By Michael Lee
Washington Post Staff Writer
Tuesday, January 23, 2007
DENVER, Jan. 22 -- Fifteen will forever mean more to Carmelo Anthony than just his jersey number. It also represents the stiff punishment he received for a lapse in judgment, when he couldn't ignore the trash talk of the New York Knicks' Mardy Collins and uncorked the costliest punch of his life. Before Anthony returned to the basketball court to make a highly anticipated debut alongside superstar Allen Iverson last night at Pepsi Center, the 22-year-old forward expressed both excitement and remorse.
"I wish I could take that punch back. I would definitely take it back," Anthony said of the blow that led to a 15-game suspension and 37-day absence from basketball. "But things happen."
Anthony, the league's leading scorer, took the first step in distancing himself from what he described as a challenging experience, as he overcame some noticeable jitters to score a game-high 28 points as the Nuggets beat the Memphis Grizzlies, 115-98. When he was pulled from the game with 4 minutes 11 seconds left, Anthony walked to the baseline near his bench, raised his arms and clapped his hands, while 19,155 euphoric fans applauded. He was moving forward, indeed. "I had a lot of fun, I was like a kid in a candy store," he said. "I never experienced anything like this."
After receiving a standing ovation and simple two-word introduction -- "He's back!" -- Anthony grabbed the microphone, thanked the fans and Nuggets owner Stan Kroenke for their support, then said: "This is like a new beginning for us. We're going to give you something to cheer for."
As the teams prepared for the opening tip, Anthony clapped his hands to ignite the crowd some more, hugged J.R. Smith and stepped onto the floor to make good on his declaration -- and prove that he and Iverson will work together.
Iverson, a former league most valuable player and four-time scoring champion, held true to his statements that he no longer wanted to carry a team and was willing to serve as a wingman to Anthony. He finished with 23 points, on 9-of-16 shooting, and added seven assists, hooking up with Anthony for two impressive alley-oops in a two-minute span in the fourth quarter.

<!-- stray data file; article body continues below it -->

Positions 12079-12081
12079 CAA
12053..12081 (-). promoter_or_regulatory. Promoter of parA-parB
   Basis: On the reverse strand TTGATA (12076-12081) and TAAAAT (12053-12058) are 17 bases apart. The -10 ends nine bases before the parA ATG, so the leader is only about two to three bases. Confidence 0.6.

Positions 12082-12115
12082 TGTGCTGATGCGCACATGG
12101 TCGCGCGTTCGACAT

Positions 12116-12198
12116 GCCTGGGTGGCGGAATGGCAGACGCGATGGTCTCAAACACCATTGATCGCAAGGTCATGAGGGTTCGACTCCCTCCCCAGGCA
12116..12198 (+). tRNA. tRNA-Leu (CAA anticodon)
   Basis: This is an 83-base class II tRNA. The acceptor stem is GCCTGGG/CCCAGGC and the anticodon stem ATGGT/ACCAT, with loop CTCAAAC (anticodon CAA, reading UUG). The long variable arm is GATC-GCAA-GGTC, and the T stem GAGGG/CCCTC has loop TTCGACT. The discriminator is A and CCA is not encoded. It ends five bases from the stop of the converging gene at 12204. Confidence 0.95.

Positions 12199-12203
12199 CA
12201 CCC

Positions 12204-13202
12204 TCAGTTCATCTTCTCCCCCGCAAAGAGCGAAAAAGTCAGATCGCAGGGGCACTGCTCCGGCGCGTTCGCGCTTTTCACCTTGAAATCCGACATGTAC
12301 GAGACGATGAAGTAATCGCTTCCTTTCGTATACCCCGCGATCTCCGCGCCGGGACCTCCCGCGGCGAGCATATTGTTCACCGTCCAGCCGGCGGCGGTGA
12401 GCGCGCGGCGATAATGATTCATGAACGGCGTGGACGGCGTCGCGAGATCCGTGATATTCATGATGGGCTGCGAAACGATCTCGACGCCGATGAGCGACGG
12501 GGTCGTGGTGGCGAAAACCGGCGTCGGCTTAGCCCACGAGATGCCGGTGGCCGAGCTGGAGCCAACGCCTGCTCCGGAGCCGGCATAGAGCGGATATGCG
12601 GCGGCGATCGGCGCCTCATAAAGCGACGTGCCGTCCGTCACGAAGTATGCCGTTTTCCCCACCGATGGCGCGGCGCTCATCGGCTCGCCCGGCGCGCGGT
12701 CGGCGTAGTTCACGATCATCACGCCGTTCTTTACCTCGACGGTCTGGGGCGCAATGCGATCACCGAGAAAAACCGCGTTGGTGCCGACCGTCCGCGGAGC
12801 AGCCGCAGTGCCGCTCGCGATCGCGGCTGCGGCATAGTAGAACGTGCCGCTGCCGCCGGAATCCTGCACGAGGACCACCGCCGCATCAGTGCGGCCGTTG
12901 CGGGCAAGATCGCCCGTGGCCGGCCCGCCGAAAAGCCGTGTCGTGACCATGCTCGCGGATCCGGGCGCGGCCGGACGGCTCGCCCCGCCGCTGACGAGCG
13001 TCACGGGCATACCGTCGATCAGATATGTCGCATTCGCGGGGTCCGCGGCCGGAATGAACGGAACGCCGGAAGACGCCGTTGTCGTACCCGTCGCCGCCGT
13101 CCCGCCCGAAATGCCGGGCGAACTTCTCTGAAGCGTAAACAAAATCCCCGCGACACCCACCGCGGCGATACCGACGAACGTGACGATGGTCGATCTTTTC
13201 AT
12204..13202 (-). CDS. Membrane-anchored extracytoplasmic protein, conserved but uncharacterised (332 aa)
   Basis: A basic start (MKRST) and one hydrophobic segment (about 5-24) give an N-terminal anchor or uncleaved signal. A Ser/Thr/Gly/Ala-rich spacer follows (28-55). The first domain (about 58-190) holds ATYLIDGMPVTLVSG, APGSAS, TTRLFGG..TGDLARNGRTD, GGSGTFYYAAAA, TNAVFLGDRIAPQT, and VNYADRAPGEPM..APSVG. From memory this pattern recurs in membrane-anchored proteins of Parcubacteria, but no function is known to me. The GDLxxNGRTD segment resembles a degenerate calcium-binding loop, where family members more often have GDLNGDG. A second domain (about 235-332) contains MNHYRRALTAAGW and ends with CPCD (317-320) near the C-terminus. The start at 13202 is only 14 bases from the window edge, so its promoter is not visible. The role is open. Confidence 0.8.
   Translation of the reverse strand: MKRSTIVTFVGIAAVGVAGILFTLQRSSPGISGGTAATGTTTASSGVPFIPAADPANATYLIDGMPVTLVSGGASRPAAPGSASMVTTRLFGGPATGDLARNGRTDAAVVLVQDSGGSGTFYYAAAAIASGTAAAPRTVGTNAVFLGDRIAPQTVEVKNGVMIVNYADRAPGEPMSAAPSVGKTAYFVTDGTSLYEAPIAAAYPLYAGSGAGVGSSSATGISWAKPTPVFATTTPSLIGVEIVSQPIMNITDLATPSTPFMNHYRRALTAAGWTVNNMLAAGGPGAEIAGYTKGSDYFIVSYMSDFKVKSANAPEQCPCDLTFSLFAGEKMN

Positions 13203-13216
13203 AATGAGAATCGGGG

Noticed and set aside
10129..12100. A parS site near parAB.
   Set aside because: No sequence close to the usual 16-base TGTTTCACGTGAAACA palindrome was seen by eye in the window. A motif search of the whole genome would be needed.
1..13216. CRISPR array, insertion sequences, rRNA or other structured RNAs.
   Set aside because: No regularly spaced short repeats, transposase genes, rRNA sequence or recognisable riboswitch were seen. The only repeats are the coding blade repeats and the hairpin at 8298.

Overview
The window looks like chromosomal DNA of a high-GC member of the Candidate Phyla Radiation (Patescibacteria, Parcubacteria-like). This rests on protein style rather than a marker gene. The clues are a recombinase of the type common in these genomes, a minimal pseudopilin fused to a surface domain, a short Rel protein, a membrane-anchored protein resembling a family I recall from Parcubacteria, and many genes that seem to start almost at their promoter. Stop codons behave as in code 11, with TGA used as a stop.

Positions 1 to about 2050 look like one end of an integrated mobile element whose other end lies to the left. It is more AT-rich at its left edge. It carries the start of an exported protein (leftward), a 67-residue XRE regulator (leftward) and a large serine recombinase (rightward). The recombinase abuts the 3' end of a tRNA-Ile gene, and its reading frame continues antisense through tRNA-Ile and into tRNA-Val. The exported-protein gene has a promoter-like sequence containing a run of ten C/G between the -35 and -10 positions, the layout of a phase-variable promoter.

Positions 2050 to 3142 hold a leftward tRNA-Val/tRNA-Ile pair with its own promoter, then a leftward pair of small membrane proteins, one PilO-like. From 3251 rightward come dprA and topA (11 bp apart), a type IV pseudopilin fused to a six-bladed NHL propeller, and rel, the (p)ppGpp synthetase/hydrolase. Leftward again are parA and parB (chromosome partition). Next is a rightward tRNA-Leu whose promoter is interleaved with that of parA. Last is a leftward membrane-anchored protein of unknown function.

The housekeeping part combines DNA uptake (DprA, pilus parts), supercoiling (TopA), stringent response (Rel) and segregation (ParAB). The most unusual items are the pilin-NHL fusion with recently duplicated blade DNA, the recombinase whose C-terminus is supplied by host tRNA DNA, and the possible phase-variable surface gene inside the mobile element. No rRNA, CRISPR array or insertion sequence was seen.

The first was, by far, the most impressive. Nuggets forward Nene blocked a shot, then Iverson scooped the ball, raced up the court and tossed an underhand lob from just inside the three-point line that appeared to be too high for Anthony to catch. Somehow, Anthony shoved the ball through with his right hand to give the Nuggets a 103-82 lead.
Anthony ran down the floor with his index finger pointed toward the ceiling. Iverson chuckled as he ran down the floor, then cupped his left hand behind his ear, and skipped while the sellout crowd rose to its feet. Who said they wouldn't share?
"It was fun, we just want to show the whole world that we could play together. Coming into tonight's game, we knew there were a lot of doubters," Anthony said. "Please don't ask me that question again. I'm tired of it."
They sported matching powder-blue headbands and wore their hair in creatively patterned cornrows; even their bodies looked similar, covered in tattoos. Iverson wore a protective powder-blue sleeve on his right arm, Anthony a protective white sleeve on his left. If not for the 6-foot-8 Anthony towering over the 5-11 Iverson with his imposing size, they'd look like bookend twins.
Anthony returned to a team that was noticeably different from the squad he played with. The Nuggets made two trades to snare Iverson from Philadelphia and later to bring in Steve Blake from Milwaukee. The Nuggets (21-17) went 7-8 without Anthony and will have an opportunity to make a push up the Western Conference standings, with only four of their next 13 opponents possessing winning records.
While Anthony and Iverson finished below their scoring averages, they had plenty of help. Smith, the player who was collared by Collins to set off the brawl at Madison Square Garden on Dec. 16, had 19 points off the bench. Camby had 17 points, 17 rebounds and 3 blocked shots. Blake had 12 assists and five points.
The debut of the duo was successful but difficult to judge, given the competition. The Nuggets couldn't have asked for a better opponent to test the Anthony-Iverson experiment -- a Grizzlies team that possesses the worst record in the NBA (10-32) and was in the midst of a controversy following several reports that their star forward, Pau Gasol, had demanded a trade. "I don't think we played great basketball," Nuggets Coach George Karl said.
Iverson was encouraged with the belief that he is finally part of a team that can deliver the championship ring he has sought for 11 years. "If I didn't feel like we could win a championship, there was no need for this organization to trade for me," he said. "If I didn't feel like we had a shot to win it, I would hang my sneakers up. Obviously, I believe."
Anthony was asked if he could convince people that he is a better person following the whole ordeal. "You can't," he said. "What I've learned is that you can't force nothing upon people; just continue being yourself. I'm a real humble, laid-back person. That incident had a lot of people thinking twice about me. . . . I'm back on the court. I'm happy."